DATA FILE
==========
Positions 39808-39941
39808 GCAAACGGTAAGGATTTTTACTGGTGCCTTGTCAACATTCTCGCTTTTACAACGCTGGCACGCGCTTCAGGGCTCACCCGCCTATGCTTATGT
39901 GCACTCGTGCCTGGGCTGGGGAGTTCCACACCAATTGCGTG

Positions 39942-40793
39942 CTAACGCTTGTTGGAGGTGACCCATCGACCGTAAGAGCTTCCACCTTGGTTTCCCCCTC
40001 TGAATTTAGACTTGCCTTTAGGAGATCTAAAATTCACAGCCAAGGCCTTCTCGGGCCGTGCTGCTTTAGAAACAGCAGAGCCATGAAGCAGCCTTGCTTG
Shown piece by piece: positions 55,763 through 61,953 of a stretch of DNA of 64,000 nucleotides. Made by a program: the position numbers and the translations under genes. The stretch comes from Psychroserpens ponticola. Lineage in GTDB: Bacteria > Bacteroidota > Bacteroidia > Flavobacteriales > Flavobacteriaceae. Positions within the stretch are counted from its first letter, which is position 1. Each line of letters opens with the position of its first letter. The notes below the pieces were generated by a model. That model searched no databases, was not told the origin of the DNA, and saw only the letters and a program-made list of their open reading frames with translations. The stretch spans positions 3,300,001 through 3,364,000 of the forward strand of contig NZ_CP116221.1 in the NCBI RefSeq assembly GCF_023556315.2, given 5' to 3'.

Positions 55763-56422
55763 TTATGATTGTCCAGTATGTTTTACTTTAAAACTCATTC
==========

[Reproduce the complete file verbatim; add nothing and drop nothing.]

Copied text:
Positions 39808-39941
39808 GCAAACGGTAAGGATTTTTACTGGTGCCTTGTCAACATTCTCGCTTTTACAACGCTGGCACGCGCTTCAGGGCTCACCCGCCTATGCTTATGT
39901 GCACTCGTGCCTGGGCTGGGGAGTTCCACACCAATTGCGTG

Positions 39942-40793
39942 CTAACGCTTGTTGGAGGTGACCCATCGACCGTAAGAGCTTCCACCTTGGTTTCCCCCTC
40001 TGAATTTAGACTTGCCTTTAGGAGATCTAAAATTCACAGCCAAGGCCTTCTCGGGCCGTGCTGCTTTAGAAACAGCAGAGCCATGAAGCAGCCTTGCTTG
Shown piece by piece: positions 55,763 through 61,953 of a stretch of DNA of 64,000 nucleotides. Made by a program: the position numbers and the translations under genes. The stretch comes from Psychroserpens ponticola. Lineage in GTDB: Bacteria > Bacteroidota > Bacteroidia > Flavobacteriales > Flavobacteriaceae. Positions within the stretch are counted from its first letter, which is position 1. Each line of letters opens with the position of its first letter. The notes below the pieces were generated by a model. That model searched no databases, was not told the origin of the DNA, and saw only the letters and a program-made list of their open reading frames with translations. The stretch spans positions 3,300,001 through 3,364,000 of the forward strand of contig NZ_CP116221.1 in the NCBI RefSeq assembly GCF_023556315.2, given 5' to 3'.

Positions 55763-56422
55763 TTATGATTGTCCAGTATGTTTTACTTTAAAACTCATTC